News > Discounted student fares under consideration - June 2014
Valid from: 12/06/2014 12:00am
Discounted student fares under consideration
Greater Wellington Regional Council will consider offering tertiary students a 25% discount off peak public transport fares, dependent on substantial financial support from Wellington City Council and the tertiary education institutions in the region.
Ken Laban, a Regional Councillor representing Hutt City, put the motion – which was passed unanimously - today to the Annual Plan hearing committee deliberating on public submissions on the draft Regional Public Transport Plan.
“Offering this discount gives us an opportunity to get thousands of students, who drive to tertiary institutions because it’s cheaper than taking the bus or train at peak hour, out of their cars and on to public transport,” says Cr Laban.
Fran Wilde, Chair of the Regional Council, says tertiary students are particularly important to Wellington City. “They contribute significantly to the city’s economy and they help create the unique vibrancy of Wellington. Wellington City indicated at the recent hearings on the Regional Public Transport Plan that they would be open to supporting discounted fares so we’re keen to test out that commitment.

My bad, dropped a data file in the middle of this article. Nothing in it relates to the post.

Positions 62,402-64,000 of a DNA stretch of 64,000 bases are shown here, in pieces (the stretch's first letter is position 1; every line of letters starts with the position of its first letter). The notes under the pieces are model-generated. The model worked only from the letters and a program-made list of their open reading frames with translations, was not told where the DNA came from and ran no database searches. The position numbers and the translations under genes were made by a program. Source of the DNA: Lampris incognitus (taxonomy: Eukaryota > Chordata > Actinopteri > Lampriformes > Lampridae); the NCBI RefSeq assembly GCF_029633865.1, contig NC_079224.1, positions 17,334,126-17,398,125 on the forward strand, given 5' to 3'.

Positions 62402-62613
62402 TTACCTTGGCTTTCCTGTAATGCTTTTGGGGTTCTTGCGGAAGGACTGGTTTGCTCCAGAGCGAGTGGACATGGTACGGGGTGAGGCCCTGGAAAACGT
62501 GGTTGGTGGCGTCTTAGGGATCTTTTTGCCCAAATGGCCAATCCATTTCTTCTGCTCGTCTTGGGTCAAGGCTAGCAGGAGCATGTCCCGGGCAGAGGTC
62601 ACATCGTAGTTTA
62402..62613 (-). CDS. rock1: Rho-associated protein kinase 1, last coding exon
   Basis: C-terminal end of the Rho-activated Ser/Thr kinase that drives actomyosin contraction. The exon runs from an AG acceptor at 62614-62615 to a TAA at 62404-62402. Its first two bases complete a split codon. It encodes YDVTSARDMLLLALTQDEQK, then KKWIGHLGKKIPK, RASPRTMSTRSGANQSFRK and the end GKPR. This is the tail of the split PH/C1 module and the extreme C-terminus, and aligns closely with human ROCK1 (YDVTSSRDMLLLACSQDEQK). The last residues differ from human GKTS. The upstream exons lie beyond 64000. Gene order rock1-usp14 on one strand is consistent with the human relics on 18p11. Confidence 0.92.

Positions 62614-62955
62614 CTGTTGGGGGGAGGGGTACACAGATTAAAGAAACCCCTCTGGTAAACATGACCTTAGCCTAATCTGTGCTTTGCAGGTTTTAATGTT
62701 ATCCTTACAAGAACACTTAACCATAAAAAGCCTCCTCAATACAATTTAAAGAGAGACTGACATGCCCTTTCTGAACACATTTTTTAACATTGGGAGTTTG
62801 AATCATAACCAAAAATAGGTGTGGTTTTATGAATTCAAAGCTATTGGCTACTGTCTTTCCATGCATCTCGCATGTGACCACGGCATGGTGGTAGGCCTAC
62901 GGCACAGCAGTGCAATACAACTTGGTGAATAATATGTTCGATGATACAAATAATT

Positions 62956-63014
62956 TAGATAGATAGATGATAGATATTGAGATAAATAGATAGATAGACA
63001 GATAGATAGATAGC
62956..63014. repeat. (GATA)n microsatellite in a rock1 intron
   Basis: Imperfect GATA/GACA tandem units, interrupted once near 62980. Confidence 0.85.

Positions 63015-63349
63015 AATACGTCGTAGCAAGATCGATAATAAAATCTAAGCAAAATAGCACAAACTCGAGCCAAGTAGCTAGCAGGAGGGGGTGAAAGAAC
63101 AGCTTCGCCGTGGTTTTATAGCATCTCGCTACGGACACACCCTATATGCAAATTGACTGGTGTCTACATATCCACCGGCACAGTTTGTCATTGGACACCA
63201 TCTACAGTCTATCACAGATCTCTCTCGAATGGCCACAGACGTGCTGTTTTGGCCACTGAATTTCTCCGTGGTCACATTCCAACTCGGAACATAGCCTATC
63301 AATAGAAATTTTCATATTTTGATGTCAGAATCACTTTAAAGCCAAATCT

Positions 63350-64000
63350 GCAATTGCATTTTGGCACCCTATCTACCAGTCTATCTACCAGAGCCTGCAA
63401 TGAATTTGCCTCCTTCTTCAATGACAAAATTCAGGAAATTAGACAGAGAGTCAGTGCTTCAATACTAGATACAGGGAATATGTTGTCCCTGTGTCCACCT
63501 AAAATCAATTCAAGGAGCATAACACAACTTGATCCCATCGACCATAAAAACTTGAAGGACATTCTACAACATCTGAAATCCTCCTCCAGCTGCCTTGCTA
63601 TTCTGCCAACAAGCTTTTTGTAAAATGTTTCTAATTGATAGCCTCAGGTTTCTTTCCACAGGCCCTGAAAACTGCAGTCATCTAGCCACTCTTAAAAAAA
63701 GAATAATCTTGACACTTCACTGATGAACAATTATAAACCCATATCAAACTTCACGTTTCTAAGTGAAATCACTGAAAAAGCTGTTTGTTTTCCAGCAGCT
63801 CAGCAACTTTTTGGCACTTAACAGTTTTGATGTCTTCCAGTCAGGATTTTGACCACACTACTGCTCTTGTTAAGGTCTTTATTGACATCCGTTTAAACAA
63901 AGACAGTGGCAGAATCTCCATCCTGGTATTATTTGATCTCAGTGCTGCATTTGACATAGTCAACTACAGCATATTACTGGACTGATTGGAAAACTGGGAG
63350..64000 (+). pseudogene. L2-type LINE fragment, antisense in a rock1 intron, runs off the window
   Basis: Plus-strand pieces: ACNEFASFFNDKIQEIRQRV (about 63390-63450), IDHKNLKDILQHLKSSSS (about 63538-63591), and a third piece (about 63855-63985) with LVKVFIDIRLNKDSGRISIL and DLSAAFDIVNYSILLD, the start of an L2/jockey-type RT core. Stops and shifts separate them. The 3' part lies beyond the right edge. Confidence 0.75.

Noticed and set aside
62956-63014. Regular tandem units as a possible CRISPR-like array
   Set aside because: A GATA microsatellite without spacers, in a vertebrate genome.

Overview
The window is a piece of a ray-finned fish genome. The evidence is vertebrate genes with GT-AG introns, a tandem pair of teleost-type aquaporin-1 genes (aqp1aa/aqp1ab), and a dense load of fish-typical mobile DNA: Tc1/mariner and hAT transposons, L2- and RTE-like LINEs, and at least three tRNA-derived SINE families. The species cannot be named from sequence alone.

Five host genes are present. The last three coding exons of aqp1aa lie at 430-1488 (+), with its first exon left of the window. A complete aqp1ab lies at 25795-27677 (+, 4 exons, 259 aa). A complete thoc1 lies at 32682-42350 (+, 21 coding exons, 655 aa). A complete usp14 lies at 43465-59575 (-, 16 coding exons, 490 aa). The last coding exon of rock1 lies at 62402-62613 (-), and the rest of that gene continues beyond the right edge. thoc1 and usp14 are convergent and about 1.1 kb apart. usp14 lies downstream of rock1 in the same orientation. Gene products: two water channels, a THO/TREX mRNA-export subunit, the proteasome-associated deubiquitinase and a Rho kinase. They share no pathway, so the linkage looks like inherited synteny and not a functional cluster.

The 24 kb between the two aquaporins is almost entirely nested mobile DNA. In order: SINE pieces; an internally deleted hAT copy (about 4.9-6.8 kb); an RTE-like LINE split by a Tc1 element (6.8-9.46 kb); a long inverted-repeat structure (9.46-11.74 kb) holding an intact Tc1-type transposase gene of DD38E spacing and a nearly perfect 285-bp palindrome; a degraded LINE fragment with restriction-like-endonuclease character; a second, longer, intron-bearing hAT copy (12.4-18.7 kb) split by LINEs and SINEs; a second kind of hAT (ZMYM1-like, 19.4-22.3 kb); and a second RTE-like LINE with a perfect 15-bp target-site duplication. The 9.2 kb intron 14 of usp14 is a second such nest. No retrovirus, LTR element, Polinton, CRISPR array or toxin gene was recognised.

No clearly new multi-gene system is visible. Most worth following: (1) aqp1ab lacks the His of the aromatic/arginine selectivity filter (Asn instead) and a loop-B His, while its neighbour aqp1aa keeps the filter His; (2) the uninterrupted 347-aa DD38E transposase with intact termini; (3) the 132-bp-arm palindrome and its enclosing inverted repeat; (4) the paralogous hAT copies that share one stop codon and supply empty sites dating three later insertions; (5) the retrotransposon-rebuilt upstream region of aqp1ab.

“And of course all the tertiary institutions in Wellington have an interest in students’ welfare. Other institutions around the country subsidise public transport for students so we need to talk to institutions here to see what kind of support they’d be prepared to give.
“There’s a lot of work to do before this idea gets off the ground and we’re not making any promises but I’m hopeful the other organisations will come to the party. They will need to make a substantial contribution – as a Regional Council we can’t give students a discount at the expense of all ratepayers and other equally deserving people in the community, particularly those on low incomes.”
The new plan already includes a 25% discount on off peak fares and half price fares for children and young adults aged from five to 18 or until they leave secondary school if that is later. This would increase young people’s eligibility age from 15 to 18.